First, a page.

Hong Kong: Maximizing Cyber Fraud Recovery

Feb 2021


Over the past two years, I’ve seen an alarmingly high number of clients come to us as victims of cyber-fraud.  The modus operandi can vary greatly.

Examples of Cyber Fraud

Here are some examples we have seen:

  • Example 1: Email instructions from a “senior executive” of a company to an employee who is in charge of bank transfers, instructing the employee to make various transfers from the company account to other accounts. In reality, the email is not coming from the senior executive, but instead from a similar email address that is controlled by a Fraudster. For example: [email protected] (not “hk.kwm.com” – the digital sleight of hand). Typically, the destination account is an overseas bank account which makes tracing or recovery of funds difficult.
  • Example 2: Fraudster convinces Victim that they need to “borrow” the Victim’s bank account to receive a transfer of money because they are having some problems with their own bank account. In exchange for this, the Victim gets to keep 10% of the money transferred to their account. In reality, the Fraudster is using the Victim’s account as a conduit for other fraudulent schemes against Other Victims.  As such, when the Other Victims take legal action, they go after the first Victim’s bank account and everything in there (including the first Victim’s own money that was in the account).
  • Example 3: Fraudster telephones Victim impersonating a police officer and alleges that their bank account has been implicated in some wrongdoing, and that a police investigation is ongoing against them, threatening imminent arrest. However, the Fraudster is able to assist with “settling” the matter by payment of certain administrative/ investigation fees.

What’s worse is that the amounts that Victims are duped out of are often in that middle ground where it is high enough to hurt, but not high enough to justify full blown long lasting litigation, particularly when non-enforcement risk is taken into account.

If you’re reading this and thinking – “that would never happen to me”, you’ll be surprised at how many people this does happen to, even at sophisticated enterprises. As a guide, the Hong Kong police intercepted more than HK$3 billion conned from victims of internet and phone scams both locally and around the world in 2019.[1] According to the Hong Kong Monetary Authority website, there has been 11 cyber fraud cases reported in January 2021, where various banks have become the victims of cyber fraud concerning fraudulent websites, phishing emails, suspicious mobile applications.[2]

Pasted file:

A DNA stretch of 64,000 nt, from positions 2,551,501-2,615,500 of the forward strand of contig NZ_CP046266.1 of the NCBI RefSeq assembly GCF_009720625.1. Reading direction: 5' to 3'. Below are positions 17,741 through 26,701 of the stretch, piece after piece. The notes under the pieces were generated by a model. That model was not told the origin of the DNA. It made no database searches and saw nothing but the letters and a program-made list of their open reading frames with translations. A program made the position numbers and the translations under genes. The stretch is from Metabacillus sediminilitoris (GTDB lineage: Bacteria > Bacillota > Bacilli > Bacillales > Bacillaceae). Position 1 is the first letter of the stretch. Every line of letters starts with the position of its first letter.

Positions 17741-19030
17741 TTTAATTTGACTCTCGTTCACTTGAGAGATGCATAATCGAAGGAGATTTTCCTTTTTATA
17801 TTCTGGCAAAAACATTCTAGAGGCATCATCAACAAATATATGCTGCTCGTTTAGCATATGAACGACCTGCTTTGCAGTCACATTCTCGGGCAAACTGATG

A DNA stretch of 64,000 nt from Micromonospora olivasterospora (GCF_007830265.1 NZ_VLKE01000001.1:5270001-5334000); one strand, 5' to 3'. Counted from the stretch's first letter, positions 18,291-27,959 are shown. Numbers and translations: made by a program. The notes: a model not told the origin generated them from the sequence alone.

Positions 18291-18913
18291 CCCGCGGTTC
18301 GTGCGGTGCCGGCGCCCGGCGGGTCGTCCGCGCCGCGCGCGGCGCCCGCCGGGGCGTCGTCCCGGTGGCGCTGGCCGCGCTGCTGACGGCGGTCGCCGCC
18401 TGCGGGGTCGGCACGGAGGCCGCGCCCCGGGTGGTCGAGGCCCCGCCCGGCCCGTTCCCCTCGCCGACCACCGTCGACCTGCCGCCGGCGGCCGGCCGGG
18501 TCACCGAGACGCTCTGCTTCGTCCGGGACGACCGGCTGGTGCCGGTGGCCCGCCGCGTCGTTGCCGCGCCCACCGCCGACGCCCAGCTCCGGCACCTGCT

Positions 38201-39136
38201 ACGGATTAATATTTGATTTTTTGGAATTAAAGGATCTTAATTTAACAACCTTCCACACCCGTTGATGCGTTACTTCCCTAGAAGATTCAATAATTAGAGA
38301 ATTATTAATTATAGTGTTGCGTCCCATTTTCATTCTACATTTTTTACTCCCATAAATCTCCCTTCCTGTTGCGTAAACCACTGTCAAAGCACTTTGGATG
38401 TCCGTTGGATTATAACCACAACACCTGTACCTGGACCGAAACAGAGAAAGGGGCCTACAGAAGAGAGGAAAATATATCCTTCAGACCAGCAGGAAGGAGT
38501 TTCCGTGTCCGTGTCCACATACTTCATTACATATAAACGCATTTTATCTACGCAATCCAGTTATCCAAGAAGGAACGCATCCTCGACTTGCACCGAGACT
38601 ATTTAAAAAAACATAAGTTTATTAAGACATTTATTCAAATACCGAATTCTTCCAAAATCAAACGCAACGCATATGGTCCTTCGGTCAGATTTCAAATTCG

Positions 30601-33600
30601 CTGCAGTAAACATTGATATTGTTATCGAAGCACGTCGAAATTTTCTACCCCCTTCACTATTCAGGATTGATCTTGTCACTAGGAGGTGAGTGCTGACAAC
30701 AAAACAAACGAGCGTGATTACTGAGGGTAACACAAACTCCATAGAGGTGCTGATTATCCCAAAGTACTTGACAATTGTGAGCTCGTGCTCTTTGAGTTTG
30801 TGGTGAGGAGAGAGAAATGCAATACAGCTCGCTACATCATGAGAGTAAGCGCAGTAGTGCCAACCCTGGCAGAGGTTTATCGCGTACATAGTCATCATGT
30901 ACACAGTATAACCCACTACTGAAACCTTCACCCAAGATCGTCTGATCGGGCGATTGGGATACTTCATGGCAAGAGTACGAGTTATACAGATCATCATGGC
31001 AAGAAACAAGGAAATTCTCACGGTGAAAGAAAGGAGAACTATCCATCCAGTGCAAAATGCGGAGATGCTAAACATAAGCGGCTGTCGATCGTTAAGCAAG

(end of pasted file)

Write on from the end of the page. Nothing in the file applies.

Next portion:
A high stress situation, with pressure being imposed on you, by a highly skilled Fraudster, can cause even the most careful of us to make mistakes.  These acts of trickery have gotten no small amount of attention from mainstream media (link here), and in fact, the Hong Kong Police has special units (ie. the Cyber Security and Technology Crime Bureau and the Anti-Deception Coordination Centre) that deals with cyber fraud situations just like the above.

Top Tips in Dealing with Cyber Fraud

Here are our top tips on how to react if you find yourself in such a situation or likely situation of cyber fraud:

  1. Act with extreme expediency – the longer you delay, the more opportunity and time the Fraudsters have to move the stolen funds further away from you, making asset/fund tracing exercise much more difficult.
  2. Alert your bank of any suspicious transfers and enquire about reversing the remittance/freezing funds.
  3. File a police report in the place where the bank account is.  Depending on where you are, the police might be able to freeze bank accounts faster than an injunction order. For example, the Hong Kong Police, through their Joint Financial Intelligence Unit (JFIU) can issue a letter of “no consent” to the bank informing them that the JFIU does not consent to the transfer of funds/dealings of a Hong Kong bank account that has received the “stolen funds”.
  4. Contact local lawyers that have experience in dealing with these situations. Typically, very quick action needs to be taken to start proceedings, get an injunction order, and a disclosure order to find out where the money is. Experience and a great deck of precedent papers in one’s arsenal helps a lot!

[1] https://www.scmp.com/news/hong-kong/law-and-crime/article/3064633/hong-kong-police-intercept-more-us384-million-swindled).

[2] “Beware of Fraudsters”, HKMA, https://www.hkma.gov.hk/eng/smart-consumers/beware-of-fraudsters/#fraudulent-bank-websites-phishing-emails-and-similar-scams, last visited 1 February 2021.



Suraj is the Editor of KWM Pulse.  A self-proclaimed arbitration geek, he is a senior associate in our Singapore and Hong Kong Dispute Resolution team.  While ethnically Indian, he was born in Hong Kong, lives in Singapore and is Asian at heart (his Canto is decent, so if you are going to talk about him while he’s in the room, you may want to pick a different language). When he’s not sourcing full text PDFs of every arbitration treatise for his iPad in his constant effort to go paperless, you’re likely to find him hiking or fawning over the next Apple launch.

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